His 300th scalp was "extra special" to have come at Lord's, he concedes, because that is where it all began. That Peter Fulton, England's tormentor in Auckland who hit two centuries, was his victim gave the individual achievement a collective sheen. The scourge became the scalp.
Anderson made his Test debut almost 10 years ago when he took five wickets against Zimbabwe at The Home of Cricket. He almost claimed a debut hat-trick in the innings and 92 runs victory and then took a further six at Chester-le-Street. With the blonde highlights - later that year red - he was quickly and predictably billed as the "Beckham of cricket". He grimaces at the memory.
"That sort of thing... I've always been one for doing stupid stuff to my hair," he says. "I put peroxide on it at my mate's house when I was 14 and stuff like that, so it just continued. But it didn't take long for me to figure out that when you're in the limelight there's more scrutiny on stuff like that so I didn't do it for long."
Despite the auspicious start the Lancastrian struggled to cement his place in the Test team over the next five years. He performed admirably when South Africa toured in 2003 and claimed an exceptional 6-21 in Mumbai in 2006, but was often overlooked in favour of England's established pace attack from the 2005 Ashes.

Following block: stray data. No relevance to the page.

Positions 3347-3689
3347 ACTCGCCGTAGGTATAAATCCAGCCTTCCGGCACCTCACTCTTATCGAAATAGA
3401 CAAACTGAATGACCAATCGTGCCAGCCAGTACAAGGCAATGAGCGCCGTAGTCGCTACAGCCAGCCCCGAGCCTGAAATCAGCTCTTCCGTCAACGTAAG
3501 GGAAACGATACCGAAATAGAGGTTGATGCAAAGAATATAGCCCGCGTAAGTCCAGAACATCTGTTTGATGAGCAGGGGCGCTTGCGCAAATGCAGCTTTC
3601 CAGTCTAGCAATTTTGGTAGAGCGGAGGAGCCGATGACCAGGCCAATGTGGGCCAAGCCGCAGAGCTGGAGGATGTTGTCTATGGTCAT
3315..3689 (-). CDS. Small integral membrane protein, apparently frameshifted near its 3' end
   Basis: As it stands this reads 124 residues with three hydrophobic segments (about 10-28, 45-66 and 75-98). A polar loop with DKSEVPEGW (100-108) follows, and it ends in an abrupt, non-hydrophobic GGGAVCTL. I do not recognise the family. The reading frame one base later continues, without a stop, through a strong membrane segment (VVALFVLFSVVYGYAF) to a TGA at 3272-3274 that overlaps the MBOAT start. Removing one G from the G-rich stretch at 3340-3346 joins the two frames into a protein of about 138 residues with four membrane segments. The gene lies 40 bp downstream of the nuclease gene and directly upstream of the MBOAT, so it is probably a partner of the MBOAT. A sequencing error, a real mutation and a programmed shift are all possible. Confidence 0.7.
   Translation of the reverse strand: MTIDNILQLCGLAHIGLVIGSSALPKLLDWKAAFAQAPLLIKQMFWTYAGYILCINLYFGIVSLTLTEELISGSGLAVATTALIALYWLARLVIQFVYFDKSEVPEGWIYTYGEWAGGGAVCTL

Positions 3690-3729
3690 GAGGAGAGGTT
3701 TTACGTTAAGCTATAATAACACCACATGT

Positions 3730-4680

Yet the gradual decline of Flintoff, Hoggard and Harmison, as well as Simon Jones' injury issues, always left the door ajar. And in 2008 he kicked it open.
"The turning point was the New Zealand tour in 2008 when me and Stuart Broad got picked ahead of Harmison and Hoggard," he stresses. "Obviously it's a huge moment that two guys who have been so successful for England and have spearheaded the attack... and then we get picked ahead of them. So it was a big statement and it gave me a lot of confidence and a bit of extra responsibility, as well."
Anderson says England "had something to prove" after New Zealand "outplayed" them in Auckland in March, and despite the odd tactical glitches which elicited some prickly responses from coach Andy Flower and the unhurried Jonathan Trott this week they have regained their form.